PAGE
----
What’s a VPS? KVM vs OpenVZ & More. Which virtualization should you use?
A virtual private server is a private chunk of a server that is virtualized, running its own operating system privately while sharing a physical server with others. Many “cloud” services are essentially virtual private servers (VPS.) There are different software that are used, called “virtualization” technologies. Each have their own benefits, but for most purposes, a VPS can function just like a dedicated server. For this guide, we will first see if you need a dedicated server or VPS and then determine the virtualization you require if you decide to use a VPS, and finally go over some things a VPS can do.
Do you need a VPS or dedicated server?
Virtual servers can usually be much cheaper than a dedicated server, since you’re buying a chunk of a dedicated server. They can essentially do what a dedicated server can at a smaller scale. In addition, a hosting company generally will manage your VPS for you better than you could manage your own dedicated server. However, you should always go with a dedicated server if you know how to manage & troubleshoot your own service, and if you have the funds to rent the entire server. In the end, you can run the same applications on both a dedicated server and a VPS since a VPS can run its own operating system.
Benefits of a dedicated server:
- Full control over the physical server
- Maximum privacy & stability – no neighbors
- Generally more powerful + dedicated resources
- Flexibility on server specifications
Benefits of a virtual server:
- Cheaper (smaller chunk, cheaper licensing, etc.)
- Scalable – easier to upgrade & grow
- More control & stability than shared hosting
If you’ve decided a VPS is for you, then you need to know what type of virtualization to use. Some hosts do not publish what they use, but if they do, we can help you quickly compare the top open-source hypervisors. We usually recommend KVM virtualization as it’s the ultimate balance between cost and features.
Seamlessly integrates Windows and Linux operating system, and does not allow over-committing, which means the allocated resources are yours. This usually results in a higher pricing. Allows using your own kernel. Xen has some overhead, meaning some performance is lost.
Container-based virtualization, with a shared kernel, which means lower overhead and lower price. Can only run Linux, and may be over-committed. This is the way to go if you’re looking for the lowest price. OpenVZ has very small overhead, meaning you get the most bang for your buck.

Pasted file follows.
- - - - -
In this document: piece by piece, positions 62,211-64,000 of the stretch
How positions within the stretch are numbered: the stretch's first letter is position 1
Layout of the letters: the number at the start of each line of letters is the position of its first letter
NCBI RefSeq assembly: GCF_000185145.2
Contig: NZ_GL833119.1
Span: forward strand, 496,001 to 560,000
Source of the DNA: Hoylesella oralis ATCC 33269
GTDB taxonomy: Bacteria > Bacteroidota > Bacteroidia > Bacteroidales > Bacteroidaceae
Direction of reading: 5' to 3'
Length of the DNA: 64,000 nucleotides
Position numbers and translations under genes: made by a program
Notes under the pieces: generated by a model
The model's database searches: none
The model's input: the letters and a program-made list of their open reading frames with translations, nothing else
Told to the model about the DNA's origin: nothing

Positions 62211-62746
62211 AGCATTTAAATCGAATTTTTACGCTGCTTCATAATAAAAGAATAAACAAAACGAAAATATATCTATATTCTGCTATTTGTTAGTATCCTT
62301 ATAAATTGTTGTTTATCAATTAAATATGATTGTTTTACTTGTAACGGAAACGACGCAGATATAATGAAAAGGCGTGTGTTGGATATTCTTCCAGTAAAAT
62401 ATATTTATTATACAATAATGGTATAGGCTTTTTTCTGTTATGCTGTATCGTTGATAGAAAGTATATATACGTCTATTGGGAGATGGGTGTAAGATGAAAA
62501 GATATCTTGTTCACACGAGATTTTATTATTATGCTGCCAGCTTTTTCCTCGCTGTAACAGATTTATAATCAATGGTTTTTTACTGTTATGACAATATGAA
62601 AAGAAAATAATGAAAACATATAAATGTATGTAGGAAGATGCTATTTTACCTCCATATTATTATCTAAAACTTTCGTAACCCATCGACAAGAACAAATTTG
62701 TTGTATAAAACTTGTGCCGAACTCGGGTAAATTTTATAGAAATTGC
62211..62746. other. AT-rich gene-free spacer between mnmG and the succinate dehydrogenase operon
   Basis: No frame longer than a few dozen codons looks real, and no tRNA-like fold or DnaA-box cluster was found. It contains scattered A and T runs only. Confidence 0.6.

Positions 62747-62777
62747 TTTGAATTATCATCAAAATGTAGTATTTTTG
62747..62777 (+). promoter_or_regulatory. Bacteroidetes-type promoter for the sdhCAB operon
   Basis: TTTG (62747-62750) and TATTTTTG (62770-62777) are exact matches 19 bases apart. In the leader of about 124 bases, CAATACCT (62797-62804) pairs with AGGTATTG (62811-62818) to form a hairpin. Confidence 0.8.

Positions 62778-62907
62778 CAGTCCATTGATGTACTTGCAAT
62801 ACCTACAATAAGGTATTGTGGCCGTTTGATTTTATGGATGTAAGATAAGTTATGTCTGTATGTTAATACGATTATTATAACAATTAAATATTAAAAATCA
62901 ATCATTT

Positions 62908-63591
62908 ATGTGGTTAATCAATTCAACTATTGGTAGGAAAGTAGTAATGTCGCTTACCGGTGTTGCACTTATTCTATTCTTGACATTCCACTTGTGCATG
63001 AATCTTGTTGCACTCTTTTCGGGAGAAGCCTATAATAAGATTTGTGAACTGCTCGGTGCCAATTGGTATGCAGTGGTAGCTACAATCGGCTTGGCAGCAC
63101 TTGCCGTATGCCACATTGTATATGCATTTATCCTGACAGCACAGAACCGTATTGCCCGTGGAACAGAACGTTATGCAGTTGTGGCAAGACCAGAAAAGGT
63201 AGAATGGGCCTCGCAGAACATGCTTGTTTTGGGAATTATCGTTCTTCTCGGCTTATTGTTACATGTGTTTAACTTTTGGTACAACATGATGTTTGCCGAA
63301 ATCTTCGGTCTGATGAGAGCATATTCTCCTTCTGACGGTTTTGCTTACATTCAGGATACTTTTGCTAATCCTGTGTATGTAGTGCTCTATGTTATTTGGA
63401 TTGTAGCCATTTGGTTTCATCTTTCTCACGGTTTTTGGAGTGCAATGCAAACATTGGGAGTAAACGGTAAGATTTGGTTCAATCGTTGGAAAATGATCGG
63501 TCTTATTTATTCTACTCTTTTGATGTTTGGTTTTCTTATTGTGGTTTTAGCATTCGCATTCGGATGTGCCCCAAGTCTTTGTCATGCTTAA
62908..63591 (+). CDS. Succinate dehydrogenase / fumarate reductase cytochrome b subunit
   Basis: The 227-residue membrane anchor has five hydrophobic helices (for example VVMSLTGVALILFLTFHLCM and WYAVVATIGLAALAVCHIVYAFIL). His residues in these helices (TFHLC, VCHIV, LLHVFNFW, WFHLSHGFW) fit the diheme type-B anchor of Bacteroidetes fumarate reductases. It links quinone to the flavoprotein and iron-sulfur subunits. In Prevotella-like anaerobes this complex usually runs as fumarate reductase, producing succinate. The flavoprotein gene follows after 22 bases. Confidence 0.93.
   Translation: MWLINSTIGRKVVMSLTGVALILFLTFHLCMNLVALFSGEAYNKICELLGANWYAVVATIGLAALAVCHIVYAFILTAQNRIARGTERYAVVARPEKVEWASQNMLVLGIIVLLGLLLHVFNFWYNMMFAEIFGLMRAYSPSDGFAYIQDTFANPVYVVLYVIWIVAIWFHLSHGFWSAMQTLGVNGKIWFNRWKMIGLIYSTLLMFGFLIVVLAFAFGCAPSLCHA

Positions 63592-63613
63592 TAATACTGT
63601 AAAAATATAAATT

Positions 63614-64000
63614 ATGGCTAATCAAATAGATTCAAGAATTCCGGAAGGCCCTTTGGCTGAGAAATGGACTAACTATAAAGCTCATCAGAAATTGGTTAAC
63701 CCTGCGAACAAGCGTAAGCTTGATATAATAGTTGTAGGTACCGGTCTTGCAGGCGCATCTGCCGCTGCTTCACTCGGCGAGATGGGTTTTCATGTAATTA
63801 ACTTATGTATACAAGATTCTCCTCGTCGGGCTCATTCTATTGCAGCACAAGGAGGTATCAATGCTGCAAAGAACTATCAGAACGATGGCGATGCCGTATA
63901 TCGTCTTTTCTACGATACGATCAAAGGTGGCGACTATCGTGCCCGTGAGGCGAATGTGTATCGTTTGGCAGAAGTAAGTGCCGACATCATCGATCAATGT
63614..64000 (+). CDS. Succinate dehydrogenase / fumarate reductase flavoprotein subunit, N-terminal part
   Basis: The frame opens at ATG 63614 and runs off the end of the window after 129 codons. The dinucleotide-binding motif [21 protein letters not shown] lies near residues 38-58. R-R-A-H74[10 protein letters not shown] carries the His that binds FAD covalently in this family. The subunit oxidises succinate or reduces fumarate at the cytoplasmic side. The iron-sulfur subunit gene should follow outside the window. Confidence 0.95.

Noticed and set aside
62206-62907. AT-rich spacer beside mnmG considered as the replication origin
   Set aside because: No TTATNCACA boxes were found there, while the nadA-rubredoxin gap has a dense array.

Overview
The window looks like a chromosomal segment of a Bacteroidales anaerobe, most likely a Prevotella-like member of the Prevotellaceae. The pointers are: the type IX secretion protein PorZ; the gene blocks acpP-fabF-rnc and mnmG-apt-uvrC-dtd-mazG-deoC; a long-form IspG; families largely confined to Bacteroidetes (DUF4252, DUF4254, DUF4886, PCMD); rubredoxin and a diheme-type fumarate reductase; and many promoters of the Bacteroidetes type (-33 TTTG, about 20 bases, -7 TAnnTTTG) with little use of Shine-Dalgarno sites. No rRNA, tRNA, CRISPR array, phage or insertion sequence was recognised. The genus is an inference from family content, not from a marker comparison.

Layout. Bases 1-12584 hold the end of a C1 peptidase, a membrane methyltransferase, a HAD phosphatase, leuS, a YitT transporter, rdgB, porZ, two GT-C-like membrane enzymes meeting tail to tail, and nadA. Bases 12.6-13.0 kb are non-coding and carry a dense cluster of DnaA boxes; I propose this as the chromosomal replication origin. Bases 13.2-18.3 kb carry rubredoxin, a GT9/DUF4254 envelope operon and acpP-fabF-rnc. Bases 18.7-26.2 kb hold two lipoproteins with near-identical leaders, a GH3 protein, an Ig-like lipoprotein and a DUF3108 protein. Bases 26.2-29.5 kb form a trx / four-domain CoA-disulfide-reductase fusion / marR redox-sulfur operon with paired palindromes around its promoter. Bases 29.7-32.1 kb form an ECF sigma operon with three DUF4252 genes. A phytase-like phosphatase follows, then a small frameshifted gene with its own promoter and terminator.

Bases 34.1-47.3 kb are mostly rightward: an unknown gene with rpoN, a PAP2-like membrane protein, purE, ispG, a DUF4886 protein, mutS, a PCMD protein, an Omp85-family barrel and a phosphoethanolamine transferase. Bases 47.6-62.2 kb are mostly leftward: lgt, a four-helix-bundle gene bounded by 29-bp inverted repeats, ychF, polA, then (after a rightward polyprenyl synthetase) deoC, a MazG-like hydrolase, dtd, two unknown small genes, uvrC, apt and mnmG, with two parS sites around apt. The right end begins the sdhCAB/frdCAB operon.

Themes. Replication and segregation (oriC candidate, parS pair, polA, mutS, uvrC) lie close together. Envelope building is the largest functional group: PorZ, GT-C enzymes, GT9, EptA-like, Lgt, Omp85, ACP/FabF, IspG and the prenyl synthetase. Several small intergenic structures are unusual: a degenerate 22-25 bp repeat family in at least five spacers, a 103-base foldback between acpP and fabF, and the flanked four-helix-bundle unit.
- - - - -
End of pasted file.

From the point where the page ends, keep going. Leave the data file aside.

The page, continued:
Highly supported by many hosts & Redhat. Many features, and also affordable. Usually between OpenVZ and Xen in pricing. Can run both Linux and Windows and you can use your own kernel. Harder to over-commit than OpenVZ, so the resources are usually yours to use. KVM has some overhead, so some resources (such as a small amount of RAM) are used by the kernel.
What can you do with a VPS? The answer is pretty simple: almost everything you can on a dedicated server. For the sake of simplicity, we will describe what you can do on a KVM virtualization VPS.
Running your own operating system
You can run any flavor or Linux or Windows. Usually your host will have a panel where you can install a large number of operating systems. Operating systems can come with or without a GUI (desktop.) Operating systems without a desktop are usually lighter, and you can access them through SSH. Otherwise your operating system may come with VNC (a graphical sharing program, usually used with Linux but can also be used with Windows) or Windows Remote Desktop (for Windows.)
Running your own applications
You can run any application on your VPS. This includes hosting your website. For example, you can install cPanel on your VPS to easily manage your websites. You can run any Windows application that you would on your computer or dedicated server on a Windows VPS. You can even run other popular services, such as a proxy or VPN server on your VPS.